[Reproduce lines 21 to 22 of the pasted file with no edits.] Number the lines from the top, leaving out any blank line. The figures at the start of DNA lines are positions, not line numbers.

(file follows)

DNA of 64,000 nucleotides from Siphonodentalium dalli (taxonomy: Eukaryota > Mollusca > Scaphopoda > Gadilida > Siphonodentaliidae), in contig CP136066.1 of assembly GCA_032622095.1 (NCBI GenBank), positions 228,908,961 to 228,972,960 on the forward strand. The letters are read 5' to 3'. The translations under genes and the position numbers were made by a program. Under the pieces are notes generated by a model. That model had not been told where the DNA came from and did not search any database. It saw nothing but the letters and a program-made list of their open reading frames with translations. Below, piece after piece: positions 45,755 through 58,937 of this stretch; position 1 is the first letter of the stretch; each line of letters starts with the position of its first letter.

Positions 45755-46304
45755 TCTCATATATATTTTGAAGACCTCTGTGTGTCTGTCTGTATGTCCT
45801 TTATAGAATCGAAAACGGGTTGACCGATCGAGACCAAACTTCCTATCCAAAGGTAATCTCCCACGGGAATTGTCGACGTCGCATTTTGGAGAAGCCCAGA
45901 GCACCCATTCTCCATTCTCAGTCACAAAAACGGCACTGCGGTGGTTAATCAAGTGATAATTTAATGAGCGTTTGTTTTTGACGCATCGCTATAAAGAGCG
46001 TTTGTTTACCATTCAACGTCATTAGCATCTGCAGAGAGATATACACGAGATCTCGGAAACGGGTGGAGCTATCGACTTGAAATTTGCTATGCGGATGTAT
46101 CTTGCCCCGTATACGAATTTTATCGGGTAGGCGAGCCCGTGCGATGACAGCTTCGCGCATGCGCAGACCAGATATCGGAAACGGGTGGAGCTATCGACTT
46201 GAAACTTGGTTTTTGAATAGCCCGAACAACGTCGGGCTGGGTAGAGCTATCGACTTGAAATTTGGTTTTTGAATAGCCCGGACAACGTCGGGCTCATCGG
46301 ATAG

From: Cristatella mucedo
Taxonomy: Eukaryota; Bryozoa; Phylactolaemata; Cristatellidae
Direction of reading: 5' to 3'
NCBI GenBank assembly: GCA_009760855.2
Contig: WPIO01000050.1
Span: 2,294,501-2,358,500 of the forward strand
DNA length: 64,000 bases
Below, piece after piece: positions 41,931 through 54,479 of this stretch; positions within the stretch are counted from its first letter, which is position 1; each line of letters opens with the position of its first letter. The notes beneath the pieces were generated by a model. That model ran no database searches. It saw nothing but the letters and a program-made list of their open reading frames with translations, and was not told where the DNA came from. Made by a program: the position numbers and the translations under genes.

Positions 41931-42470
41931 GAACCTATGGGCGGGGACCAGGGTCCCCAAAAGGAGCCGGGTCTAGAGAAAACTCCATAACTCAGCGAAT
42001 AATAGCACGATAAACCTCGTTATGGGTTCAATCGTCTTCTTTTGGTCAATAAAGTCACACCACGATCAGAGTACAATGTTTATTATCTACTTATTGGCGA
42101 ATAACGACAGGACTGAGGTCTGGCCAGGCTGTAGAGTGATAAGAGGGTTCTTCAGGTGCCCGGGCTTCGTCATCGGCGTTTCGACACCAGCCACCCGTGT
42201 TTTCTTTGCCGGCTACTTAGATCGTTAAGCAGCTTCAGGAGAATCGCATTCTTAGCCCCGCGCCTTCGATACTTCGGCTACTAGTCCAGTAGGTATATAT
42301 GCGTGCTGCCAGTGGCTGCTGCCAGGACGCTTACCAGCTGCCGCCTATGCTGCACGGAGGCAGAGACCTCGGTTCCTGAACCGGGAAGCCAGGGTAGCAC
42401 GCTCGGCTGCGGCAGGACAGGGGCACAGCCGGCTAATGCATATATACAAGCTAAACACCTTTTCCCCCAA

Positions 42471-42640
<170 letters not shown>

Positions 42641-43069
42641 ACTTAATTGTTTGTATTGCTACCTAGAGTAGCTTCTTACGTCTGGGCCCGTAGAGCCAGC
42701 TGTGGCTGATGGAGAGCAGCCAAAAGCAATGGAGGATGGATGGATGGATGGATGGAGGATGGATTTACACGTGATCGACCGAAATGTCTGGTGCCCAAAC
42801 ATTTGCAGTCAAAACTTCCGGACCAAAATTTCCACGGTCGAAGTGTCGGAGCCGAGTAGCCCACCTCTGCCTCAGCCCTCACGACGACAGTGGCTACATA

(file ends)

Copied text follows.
42101 ATAACGACAGGACTGAGGTCTGGCCAGGCTGTAGAGTGATAAGAGGGTTCTTCAGGTGCCCGGGCTTCGTCATCGGCGTTTCGACACCAGCCACCCGTGT
42201 TTTCTTTGCCGGCTACTTAGATCGTTAAGCAGCTTCAGGAGAATCGCATTCTTAGCCCCGCGCCTTCGATACTTCGGCTACTAGTCCAGTAGGTATATAT